Want one? Prepare to wait.
We've known for a while now that the Porsche Taycan has been a huge success for the German automaker. Porsche is selling more examples of its first-ever all-electric vehicle than the iconic 911 and 718 combined. This just goes to show Porsche customers are embracing EVs. That's very good news because an all-electric Macan is due next year, and more EVs are in the works (including a secret new Taycan variant). But for now, Porsche has to keep up with increasing Taycan demand.
Speaking to Reuters, Porsche CEO Oliver Blume confirmed there's now a six-month waitlist. "Our original production capacity for the Taycan was 20,000 units this year - we've sold that many in the first half of the year," he said. A fairly significant portion of those orders is from China, which should surprise no one.
The typical customer waiting period is normally four months, so the additional two isn't a big deal. Hopefully, it'll stop there. Increasing production would, of course, be the immediate answer, only it's not so easy. Aside from the global semiconductor chip shortage that's affected every automaker to varying degrees of severity, there's also a silicon shortage.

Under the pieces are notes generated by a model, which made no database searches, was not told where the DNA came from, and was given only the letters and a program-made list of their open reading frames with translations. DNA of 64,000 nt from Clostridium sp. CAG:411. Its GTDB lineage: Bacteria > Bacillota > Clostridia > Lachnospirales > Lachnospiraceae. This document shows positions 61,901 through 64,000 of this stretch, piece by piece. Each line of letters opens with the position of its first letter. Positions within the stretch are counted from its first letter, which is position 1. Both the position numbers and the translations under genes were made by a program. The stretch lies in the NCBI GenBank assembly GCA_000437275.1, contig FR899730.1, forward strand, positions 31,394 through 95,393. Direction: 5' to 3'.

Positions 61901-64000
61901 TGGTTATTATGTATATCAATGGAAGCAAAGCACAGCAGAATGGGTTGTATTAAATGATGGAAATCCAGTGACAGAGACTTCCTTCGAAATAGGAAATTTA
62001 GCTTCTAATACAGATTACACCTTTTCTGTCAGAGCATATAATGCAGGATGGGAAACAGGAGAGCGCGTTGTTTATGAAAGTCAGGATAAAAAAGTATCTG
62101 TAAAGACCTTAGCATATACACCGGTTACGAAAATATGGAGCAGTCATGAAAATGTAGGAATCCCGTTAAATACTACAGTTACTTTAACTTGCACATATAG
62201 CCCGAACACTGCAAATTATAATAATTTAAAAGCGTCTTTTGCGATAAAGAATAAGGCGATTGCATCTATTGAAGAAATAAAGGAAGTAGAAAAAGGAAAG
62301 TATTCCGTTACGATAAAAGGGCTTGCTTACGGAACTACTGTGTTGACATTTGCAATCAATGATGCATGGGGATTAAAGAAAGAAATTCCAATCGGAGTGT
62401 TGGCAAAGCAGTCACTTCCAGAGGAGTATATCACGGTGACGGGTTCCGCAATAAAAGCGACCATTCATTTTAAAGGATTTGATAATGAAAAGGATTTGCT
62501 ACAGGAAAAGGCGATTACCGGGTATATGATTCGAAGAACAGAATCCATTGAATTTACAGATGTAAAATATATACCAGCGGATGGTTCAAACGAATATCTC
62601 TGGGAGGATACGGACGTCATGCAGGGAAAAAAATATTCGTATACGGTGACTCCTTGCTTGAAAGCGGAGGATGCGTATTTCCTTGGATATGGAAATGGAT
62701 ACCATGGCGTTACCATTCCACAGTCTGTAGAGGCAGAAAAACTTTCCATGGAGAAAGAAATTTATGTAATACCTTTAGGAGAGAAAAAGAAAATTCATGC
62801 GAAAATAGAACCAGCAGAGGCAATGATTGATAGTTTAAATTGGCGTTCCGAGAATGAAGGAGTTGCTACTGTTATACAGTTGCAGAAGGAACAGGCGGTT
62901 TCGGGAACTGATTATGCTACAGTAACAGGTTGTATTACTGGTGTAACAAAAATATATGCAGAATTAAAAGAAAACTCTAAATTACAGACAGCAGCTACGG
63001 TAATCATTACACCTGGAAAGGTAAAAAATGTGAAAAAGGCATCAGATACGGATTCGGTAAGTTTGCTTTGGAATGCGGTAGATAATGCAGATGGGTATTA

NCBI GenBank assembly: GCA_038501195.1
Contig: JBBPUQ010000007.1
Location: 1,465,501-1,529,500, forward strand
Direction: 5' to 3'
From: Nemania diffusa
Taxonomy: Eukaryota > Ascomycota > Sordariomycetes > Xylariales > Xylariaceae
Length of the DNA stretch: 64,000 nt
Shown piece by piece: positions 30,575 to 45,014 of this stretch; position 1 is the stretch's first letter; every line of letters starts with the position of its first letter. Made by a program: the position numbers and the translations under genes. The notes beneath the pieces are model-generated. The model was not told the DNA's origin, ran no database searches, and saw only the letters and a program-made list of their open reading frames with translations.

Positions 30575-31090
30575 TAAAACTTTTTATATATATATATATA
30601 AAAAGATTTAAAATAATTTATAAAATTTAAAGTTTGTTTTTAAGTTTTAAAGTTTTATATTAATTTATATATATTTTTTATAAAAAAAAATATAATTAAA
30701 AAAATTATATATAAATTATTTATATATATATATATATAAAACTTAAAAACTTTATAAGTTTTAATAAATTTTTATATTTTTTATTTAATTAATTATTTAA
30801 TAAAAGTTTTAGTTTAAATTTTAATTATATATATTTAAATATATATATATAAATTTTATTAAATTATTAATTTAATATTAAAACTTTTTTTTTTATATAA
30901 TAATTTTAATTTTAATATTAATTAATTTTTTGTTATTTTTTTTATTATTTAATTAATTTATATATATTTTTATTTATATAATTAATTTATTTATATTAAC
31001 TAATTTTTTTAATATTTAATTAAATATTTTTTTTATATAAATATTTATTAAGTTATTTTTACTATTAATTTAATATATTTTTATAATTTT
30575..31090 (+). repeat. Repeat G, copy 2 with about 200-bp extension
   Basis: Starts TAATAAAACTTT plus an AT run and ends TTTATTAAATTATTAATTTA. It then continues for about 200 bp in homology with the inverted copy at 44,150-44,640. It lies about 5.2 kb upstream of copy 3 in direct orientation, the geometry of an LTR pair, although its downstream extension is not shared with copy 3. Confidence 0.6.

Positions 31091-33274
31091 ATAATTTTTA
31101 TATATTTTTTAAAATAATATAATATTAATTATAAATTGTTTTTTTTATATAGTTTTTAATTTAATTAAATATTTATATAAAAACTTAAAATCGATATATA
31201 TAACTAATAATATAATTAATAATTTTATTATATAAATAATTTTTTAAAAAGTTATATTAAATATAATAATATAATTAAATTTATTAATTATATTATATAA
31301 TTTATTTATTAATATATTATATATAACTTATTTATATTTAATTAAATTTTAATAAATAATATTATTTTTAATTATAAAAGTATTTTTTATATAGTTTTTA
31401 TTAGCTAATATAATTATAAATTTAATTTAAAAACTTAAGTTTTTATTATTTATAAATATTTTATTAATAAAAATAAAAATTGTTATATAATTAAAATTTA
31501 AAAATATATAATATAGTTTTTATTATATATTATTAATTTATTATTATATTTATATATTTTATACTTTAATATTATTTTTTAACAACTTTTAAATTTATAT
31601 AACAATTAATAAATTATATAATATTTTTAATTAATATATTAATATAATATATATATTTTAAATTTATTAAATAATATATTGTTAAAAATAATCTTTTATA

That combination along with other pandemic-related problems with suppliers, it's really not surprising to see a Taycan backlog. Porsche probably isn't worried about customers jumping ship to, say, Tesla, but getting Taycan production back to sufficient levels is undoubtedly a goal for the upcoming 2022 model year.
Blume nor any other Porsche officials have provided additional details about what this delay means for those who've placed orders. For example, will they now receive 2022 models instead of 2021s? If so, will pricing remain the same? Ford currently has this same problem with the Bronco and it's pledged not to increase prices for those who placed orders for a 2021 model but are getting bumped to 2022.
What will also be interesting is whether Porsche plans to increase Taycan production for 2022 and beyond? Given strong demand that's not expected to subside, we could easily see that 20,000-unit plan doubled.